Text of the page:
Monday, March 31, 2014

Motive For Murder (aka Ryker #7)

Motive For Murder, by Edson T. Hamill
No month stated, 1975  Leisure Books

It doesn’t feature a series title or volume number, but this was actually the seventh volume of the Ryker series. Not that it much matters, as Motive For Murder works as a standalone novel, likely turned out by a writer new to the series – given the research of Justin Marriott in Paperback Fanatic #28, I’m assuming like him that Edson T. Hamill was just a Leisure house name.

But here’s the crazy thing – whoever actually wrote this was pretty good! In fact, Motive For Murder is easily my favorite Ryker novel yet. It combines the assholic “hero” of Nelson DeMille’s original creation with the goofy tone of Len Levinson's take on the character. “Hamill” has a good handle on character and action, and one could argue that his version of Ryker is even more of a dick than DeMille’s; as evidenced by how we’re introduced to our hero in this volume: “If there was anything Sergeant Joe Ryker despised more than homosexuals, it was long-haired hippies.”

This is just the tip of the iceburg, as in Motive For Murder Ryker beats up innocent people, threatens “friends,” and even puts children in danger in his effort to track down “The Cremator,” a homicidal woman who is taking young men home and torching them. She has killed three men so far (we meet her during her latest murder, as she sets fire to a guy by putting a candle to his long hair), and the cops haven’t gotten any leads in tracking her down. All that’s known from the precious few who have seen her is that the Cremator is gorgeous, fantastically built, and wears various wigs.

Ryker is still Ryker, but this volume almost takes place in some alternate reality: his fellow cops all have the same names as in previous installments, but act differently. For example Bo Lindly, the closest thing Ryker had to a friend in DeMille’s Night Of The Phoenix, here comes off like yet another of Ryker’s enemies, constantly mocked as an “Ivy League cop” by Ryker and the others. Lt. Fischetti is out to get Ryker fired, and this time Ryker’s partner is Tex Medley, a new character and junior cop who might as well be wearing a red shirt, if you catch my drift. Also, continuing with the alternate universe feel, we learn here that Ryker’s wife and son were murdered by the Mafia years ago, in retaliation upon Ryker, whereas in the DeMille books Ryker had no son and he was divorced, still getting in fights with his ex on the phone.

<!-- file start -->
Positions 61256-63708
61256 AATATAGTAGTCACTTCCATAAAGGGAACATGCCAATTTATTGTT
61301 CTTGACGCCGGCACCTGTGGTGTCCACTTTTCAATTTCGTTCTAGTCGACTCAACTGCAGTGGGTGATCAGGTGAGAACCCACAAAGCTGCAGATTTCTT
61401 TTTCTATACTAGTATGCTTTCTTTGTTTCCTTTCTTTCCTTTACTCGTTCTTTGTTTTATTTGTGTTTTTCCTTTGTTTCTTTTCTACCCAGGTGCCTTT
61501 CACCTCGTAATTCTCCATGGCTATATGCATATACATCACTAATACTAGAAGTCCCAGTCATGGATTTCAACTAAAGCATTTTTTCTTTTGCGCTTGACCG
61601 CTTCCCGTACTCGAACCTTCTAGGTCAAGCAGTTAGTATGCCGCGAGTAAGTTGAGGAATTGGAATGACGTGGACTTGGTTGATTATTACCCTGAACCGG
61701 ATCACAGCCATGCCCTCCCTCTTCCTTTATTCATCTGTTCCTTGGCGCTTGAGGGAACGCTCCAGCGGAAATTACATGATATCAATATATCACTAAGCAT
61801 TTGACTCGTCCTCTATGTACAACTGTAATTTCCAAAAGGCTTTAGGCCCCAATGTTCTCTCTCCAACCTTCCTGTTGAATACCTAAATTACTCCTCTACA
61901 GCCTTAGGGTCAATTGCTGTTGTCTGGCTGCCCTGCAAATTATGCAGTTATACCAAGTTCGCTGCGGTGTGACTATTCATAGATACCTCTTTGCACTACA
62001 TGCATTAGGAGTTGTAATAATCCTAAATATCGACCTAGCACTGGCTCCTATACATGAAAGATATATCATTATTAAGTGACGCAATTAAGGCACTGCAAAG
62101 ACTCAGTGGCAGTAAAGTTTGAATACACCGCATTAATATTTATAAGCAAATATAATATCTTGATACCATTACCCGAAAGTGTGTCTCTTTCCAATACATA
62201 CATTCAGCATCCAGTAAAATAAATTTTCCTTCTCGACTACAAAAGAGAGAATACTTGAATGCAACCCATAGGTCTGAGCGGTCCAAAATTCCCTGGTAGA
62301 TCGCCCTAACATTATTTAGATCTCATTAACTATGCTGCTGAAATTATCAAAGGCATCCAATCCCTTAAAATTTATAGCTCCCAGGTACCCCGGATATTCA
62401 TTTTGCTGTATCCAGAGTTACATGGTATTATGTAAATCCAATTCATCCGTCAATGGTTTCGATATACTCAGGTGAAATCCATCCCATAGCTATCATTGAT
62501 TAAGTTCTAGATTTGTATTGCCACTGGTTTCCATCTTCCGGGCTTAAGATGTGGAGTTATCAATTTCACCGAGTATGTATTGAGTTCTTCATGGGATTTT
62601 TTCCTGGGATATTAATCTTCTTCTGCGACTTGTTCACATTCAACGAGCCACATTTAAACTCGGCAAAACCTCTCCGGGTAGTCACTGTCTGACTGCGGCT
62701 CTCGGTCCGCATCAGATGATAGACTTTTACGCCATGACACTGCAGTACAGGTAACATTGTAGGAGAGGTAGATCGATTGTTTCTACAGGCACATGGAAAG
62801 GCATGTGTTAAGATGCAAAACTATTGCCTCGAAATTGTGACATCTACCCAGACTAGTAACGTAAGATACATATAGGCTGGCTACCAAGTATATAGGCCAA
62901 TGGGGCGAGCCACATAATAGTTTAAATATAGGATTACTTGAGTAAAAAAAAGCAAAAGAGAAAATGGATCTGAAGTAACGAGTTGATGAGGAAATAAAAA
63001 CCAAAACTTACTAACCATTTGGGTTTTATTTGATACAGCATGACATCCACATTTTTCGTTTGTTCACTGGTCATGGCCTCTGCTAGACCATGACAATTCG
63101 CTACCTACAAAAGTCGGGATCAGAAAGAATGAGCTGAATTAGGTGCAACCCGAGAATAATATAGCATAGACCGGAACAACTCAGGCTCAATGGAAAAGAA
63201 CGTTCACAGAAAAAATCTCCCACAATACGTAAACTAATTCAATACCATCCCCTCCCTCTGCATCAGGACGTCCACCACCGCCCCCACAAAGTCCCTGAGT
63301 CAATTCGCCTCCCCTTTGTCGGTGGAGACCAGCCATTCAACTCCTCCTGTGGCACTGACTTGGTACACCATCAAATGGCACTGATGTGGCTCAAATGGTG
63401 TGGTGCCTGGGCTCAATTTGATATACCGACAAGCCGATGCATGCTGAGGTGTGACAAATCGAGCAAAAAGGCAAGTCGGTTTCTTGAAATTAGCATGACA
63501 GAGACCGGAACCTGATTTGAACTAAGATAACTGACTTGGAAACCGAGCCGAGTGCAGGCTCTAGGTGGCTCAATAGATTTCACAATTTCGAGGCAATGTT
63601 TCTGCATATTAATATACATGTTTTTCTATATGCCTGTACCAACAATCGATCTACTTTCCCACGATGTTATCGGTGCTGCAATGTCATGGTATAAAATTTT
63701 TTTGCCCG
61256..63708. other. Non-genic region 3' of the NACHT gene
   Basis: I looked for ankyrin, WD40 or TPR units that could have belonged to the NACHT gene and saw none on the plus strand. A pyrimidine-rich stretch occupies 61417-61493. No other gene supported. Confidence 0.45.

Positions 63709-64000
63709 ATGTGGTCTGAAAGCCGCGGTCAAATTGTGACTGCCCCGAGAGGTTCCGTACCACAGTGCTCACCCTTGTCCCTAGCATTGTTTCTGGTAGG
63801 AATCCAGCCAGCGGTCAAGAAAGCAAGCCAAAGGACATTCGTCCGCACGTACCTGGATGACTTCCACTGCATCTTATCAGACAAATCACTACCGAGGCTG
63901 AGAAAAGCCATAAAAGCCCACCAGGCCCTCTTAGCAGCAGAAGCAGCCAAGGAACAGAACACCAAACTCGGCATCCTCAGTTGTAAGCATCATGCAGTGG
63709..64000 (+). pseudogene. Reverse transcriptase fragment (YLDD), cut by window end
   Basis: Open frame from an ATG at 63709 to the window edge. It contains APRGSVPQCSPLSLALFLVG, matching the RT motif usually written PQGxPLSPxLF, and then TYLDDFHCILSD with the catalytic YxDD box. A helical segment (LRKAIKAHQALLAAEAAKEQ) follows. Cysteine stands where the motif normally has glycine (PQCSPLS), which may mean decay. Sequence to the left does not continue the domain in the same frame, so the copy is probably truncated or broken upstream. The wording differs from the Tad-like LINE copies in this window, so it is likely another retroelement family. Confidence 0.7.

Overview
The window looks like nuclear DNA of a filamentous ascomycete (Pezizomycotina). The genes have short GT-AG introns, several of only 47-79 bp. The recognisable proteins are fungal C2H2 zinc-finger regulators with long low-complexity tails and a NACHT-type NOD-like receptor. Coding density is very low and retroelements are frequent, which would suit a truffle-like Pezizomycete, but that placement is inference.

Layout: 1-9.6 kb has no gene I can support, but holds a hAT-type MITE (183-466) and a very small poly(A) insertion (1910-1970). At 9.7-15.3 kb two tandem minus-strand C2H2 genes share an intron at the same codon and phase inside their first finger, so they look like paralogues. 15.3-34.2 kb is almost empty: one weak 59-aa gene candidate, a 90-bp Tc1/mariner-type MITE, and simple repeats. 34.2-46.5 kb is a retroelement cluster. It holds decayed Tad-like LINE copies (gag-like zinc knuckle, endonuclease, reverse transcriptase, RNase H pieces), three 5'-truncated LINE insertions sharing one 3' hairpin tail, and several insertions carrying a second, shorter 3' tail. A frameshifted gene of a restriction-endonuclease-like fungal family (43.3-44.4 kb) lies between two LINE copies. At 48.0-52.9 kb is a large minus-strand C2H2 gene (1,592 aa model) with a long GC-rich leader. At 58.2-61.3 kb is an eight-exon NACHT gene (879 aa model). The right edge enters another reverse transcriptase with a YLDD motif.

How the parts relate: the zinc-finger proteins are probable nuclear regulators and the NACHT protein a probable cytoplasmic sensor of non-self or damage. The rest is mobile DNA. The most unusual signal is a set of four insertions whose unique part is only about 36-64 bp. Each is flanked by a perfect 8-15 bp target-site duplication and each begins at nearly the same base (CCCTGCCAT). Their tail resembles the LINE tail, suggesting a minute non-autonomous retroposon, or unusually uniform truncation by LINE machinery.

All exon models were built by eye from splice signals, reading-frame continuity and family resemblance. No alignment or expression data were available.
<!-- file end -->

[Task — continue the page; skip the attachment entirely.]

Ryker’s biggest archenemy in Motive For Murder is Creighton Straichey, a TV reporter who apparently has been hounding Ryker for years (though, needless to say, this is the first we readers have ever heard of him). Hamill delivers a few scenes where the two men come head to head, with Straichey determined to out Ryker as a fascist idiot, and Ryker always getting the last laugh. Some of the scenes are pretty comical, with Ryker confronting Straichey on the street or while he’s dining in a restaurant. However the ultimate outcome of the Ryker-Straichey confrontation is pretty dark, as I’ll mention later.